Christ’s church in Rwanda meets in a large, modern building that would be the envy of many congregations in sub-Saharan Africa.
More impressive was the guest list for the church’s recent inaugural service two Rwandan Cabinet members, five presidential staffers, representatives of the nation’s education ministry and supreme Court and the U.S. embassy counsular, to name a few.
Among the 332 attendees were “at least 40 children between the ages of 3 and 9 … who will likely do more good for the future than any of us who pretend to be influential today,” missionary Dave Jenkins said.
The group chose the name “Christ’s Church in rwanda” because another religious group is registered under the name “Church of Christ,” Jenkins said. The new congregation is the first to be registered by the Rwandan government in four years.
Many religious groups were silent and a few even assisted as machete-wielding militias slaughtered 800,000 people in 1994, Jenkins said.
The genocide “soured Rwanda’s attitude toward those of faith,” he said, but now “we are being given a new opportunity to speak and act in faith.”
That opportunity came through the relationship between U.S. church members and Rwandan President Paul Kagame. A delegation of members, including Jenkins, a former missionary to Uganda, and Mike O’Neal, president of Oklahoma Christian University in Oklahoma City, visited Rwanda in 2004.
Jenkins and his wife, Jana, have since become missionaries to Rwanda along with Kyle and Luz Beard. Additional church members, including Oklahoma Christian staffers Bryan and Holly Hixon, plan to move to Rwanda soon.
Last April, Kagame visited Oklahoma Christian, where he and O’Neal announced plans to offer scholarships to Rwanda students on the condition that they return home after graduation to help their country. The first 10 Rwandan presidential scholars complete their first year at Oklahoma Christian this month.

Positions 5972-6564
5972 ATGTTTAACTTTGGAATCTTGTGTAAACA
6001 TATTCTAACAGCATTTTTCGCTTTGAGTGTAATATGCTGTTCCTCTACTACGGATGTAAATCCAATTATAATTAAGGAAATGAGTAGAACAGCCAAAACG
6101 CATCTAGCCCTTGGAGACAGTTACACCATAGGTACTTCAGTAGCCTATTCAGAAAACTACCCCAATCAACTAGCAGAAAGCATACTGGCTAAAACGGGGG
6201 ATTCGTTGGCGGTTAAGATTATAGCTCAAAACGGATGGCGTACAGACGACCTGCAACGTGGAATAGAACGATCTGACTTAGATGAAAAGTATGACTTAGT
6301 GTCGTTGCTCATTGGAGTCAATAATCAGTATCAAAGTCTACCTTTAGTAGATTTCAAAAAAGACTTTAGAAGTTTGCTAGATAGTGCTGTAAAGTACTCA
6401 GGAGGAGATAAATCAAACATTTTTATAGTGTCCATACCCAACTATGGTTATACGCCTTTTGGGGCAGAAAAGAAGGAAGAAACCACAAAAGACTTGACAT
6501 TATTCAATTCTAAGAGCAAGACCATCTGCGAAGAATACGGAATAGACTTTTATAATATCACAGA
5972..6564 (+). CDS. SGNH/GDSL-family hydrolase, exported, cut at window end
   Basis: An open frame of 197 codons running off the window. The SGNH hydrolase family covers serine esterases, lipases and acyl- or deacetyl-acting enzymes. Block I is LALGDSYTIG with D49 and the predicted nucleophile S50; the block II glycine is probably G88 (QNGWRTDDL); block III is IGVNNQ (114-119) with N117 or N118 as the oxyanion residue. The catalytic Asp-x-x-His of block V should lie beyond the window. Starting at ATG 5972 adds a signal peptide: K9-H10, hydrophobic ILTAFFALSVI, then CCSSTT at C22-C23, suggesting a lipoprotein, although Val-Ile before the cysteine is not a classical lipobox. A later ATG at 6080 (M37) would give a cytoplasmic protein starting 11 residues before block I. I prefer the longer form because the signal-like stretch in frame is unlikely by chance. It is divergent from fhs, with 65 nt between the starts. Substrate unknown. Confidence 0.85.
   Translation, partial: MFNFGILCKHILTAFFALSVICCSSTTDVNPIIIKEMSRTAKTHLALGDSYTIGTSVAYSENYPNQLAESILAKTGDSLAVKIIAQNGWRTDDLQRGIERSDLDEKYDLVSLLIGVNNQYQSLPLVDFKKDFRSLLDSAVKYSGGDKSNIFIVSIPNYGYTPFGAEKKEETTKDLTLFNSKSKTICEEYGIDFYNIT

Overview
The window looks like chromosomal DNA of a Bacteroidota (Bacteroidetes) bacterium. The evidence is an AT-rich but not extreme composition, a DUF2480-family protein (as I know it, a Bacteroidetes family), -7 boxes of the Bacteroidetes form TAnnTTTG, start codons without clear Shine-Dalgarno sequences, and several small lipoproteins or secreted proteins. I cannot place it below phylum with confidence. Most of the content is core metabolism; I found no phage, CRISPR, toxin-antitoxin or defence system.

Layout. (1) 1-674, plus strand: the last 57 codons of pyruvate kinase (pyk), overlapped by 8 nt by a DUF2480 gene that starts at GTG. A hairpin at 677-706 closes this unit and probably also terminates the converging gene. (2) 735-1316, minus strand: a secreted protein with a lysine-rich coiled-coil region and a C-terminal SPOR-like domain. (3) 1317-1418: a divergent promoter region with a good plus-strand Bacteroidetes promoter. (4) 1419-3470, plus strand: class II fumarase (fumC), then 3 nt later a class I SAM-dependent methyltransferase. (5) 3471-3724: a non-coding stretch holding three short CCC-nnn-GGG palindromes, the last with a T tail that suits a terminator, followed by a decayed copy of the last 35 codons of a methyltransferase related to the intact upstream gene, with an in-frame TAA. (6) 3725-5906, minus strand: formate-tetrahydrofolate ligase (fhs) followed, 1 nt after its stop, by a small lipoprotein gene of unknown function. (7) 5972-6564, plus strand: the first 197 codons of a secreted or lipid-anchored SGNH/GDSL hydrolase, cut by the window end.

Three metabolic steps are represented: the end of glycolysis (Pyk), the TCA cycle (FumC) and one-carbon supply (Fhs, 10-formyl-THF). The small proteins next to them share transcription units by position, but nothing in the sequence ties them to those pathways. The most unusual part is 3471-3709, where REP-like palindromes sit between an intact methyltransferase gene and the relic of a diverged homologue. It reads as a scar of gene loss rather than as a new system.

Kagame, Rwanda’s first democratically elected president since the genocide, offered church members the chance to purchase three buildings at the center of Estate 2020 Caculiro, a middle class, planned housing community in the capital, Kigali.
The development is part of Kagame’s Vision 2020, a strategy to rebuild and expand the country’s infrastructure through urban planning, investment in technology and education.
In addition to serving as a meeting place for the church, the Gaculiro property will become home to the Kigali International community school, launched under the Jenkins’ leadership last year. The school, with 45 students from nine countries and a lengthy waiting list, offers a faith-based curriculum and operates in partnership with several non-governmental organizations and ministries in Rwanda, O’Neal said.
Supporters of the work recently established the nonprofit Rwanda Outreach and Community Foundation, or ROC, to invest in projects to serve Rwanda’s people, said O’Neal, who serves as a chairman of the nonprofit. board members include Jenkins; members of his supporting congregation, the Quail Springs church in Oklahoma City; and church members from Dallas and Lubbock, Texas
The nonprofit’s main task is raising the $1.35 million purchase price of the three buildings. The group made an initial payment of $50,000 recntly, but a second payment of $750,000 is due in late May.
“This property is a great way to establish an influential beachhead for the kingdom,” O’Neal said.
FOR MORE INFORMATION, see www.rocfoundation.org.